Dr Kanellopoulos describes a study in which the quantitative differences in the presence and extent of opaque bubble layer in flaps created with a femtosecond laser with a wider venting canal design and its predecessor design have been compared.
Although no serious complication has been described by its occurrence, it may temporarily obscure the pupil image that most excimer laser trackers use. It may additionally interfere with iris architectural landmarks reading that some excimer laser trackers use for cyclorotation compensation, and finally, may even obscure the patient fixation target.
A second group of 36 patients (72 eyes), previously treated for bilateral primary myopic or hyperopic femtosecond-assisted LASIK in our centre using the 'narrow canal' design, was selected to match group A and to form the reference group B in regard to flap diameter distribution. In addition to the 1.3 mm wide canal, the canal line separation in group B of patients was sparser, and specifically, 4.0 μm.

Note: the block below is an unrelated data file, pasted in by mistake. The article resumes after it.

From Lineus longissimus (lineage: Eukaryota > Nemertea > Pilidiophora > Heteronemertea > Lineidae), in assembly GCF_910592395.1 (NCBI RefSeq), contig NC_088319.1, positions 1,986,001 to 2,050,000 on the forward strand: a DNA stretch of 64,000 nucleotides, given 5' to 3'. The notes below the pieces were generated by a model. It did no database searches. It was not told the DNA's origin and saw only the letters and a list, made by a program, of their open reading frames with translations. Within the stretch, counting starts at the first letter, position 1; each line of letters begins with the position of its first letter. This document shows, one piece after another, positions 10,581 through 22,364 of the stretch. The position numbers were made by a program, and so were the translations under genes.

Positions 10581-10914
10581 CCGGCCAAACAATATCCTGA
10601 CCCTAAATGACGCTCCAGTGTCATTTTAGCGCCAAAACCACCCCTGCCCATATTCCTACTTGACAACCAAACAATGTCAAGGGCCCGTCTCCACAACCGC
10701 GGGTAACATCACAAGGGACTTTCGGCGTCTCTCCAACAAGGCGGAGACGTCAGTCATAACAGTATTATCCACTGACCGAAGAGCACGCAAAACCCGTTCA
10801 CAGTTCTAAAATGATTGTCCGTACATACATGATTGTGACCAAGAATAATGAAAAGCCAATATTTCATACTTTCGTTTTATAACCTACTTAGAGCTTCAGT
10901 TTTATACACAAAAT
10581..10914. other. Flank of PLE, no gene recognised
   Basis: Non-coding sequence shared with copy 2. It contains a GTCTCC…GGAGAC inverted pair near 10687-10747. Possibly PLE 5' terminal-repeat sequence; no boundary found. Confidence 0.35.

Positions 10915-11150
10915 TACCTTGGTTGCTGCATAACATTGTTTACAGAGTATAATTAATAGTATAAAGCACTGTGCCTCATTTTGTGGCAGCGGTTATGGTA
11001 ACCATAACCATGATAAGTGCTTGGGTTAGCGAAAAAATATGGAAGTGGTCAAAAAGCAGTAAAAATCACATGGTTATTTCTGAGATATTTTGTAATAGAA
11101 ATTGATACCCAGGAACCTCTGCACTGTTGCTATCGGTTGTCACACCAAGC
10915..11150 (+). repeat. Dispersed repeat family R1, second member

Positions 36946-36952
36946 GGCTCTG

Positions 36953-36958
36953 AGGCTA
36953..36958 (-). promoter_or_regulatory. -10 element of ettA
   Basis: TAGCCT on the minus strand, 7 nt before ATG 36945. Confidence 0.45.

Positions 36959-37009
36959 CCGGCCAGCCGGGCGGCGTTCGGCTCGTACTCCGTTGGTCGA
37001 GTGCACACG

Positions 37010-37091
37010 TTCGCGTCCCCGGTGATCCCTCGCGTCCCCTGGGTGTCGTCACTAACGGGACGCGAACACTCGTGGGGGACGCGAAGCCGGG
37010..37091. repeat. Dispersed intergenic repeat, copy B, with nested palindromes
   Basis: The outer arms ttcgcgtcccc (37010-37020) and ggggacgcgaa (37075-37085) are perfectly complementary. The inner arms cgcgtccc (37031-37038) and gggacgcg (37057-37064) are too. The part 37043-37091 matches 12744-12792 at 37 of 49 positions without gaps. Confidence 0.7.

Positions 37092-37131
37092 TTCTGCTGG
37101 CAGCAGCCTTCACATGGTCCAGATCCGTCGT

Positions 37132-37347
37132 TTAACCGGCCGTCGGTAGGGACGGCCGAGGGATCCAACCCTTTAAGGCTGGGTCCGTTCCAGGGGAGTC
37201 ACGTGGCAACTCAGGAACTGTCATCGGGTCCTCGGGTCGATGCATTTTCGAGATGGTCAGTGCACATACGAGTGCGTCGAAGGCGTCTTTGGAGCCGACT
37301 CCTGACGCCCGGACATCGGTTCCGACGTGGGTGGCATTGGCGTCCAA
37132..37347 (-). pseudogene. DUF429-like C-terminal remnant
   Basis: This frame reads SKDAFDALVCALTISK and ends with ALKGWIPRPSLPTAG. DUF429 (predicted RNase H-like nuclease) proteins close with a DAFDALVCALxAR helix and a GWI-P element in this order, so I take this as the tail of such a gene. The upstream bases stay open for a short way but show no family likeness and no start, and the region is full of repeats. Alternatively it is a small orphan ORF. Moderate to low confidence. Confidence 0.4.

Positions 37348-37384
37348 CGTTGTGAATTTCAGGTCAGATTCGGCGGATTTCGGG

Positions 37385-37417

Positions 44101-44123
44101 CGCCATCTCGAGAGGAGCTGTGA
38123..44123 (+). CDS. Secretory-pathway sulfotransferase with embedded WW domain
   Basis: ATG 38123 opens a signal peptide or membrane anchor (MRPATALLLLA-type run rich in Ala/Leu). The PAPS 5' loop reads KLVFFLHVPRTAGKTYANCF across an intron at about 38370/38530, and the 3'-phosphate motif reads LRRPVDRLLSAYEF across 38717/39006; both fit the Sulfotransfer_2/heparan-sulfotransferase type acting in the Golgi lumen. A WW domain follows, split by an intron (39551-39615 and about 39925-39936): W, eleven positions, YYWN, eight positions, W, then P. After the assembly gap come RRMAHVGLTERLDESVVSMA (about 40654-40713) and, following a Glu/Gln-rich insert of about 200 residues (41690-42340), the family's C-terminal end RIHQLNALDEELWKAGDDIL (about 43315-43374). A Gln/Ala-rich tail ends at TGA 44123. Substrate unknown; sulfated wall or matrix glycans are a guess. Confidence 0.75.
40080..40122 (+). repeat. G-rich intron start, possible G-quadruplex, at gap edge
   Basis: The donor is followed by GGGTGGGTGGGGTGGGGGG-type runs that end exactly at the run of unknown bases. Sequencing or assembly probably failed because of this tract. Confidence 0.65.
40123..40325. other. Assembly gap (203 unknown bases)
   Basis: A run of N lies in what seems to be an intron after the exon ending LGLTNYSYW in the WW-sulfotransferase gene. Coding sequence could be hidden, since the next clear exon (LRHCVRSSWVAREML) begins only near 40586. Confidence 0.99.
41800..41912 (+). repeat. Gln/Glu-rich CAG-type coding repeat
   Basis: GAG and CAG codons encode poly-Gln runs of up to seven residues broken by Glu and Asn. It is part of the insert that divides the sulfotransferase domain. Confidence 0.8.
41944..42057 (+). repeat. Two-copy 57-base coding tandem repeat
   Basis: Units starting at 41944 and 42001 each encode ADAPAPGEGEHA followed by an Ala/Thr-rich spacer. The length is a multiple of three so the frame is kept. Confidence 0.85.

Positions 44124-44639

In all procedures - performed by the same surgeon (AJK) - the LASIK flap was created with the Alcon/WaveLight (Alcon Surgical, Fort Worth, Texas, USA) FS200 femtosecond laser, and subsequent excimer ablation was provided by the Alcon/WaveLight EX500 excimer laser.6
The common femtosecond laser flap settings for both groups were as follows: stromal bed cut spot separation, 8 μm; line separation, 8 μm; side cut bed separation, 5 μm; line separation, 3 μm; side cut angle, 70°; bed cut pulse energy, 0.80 μJ; side cut pulse energy, 0.80 μJ; canal spot separation, 4.0 μm; hinge angle, 45°.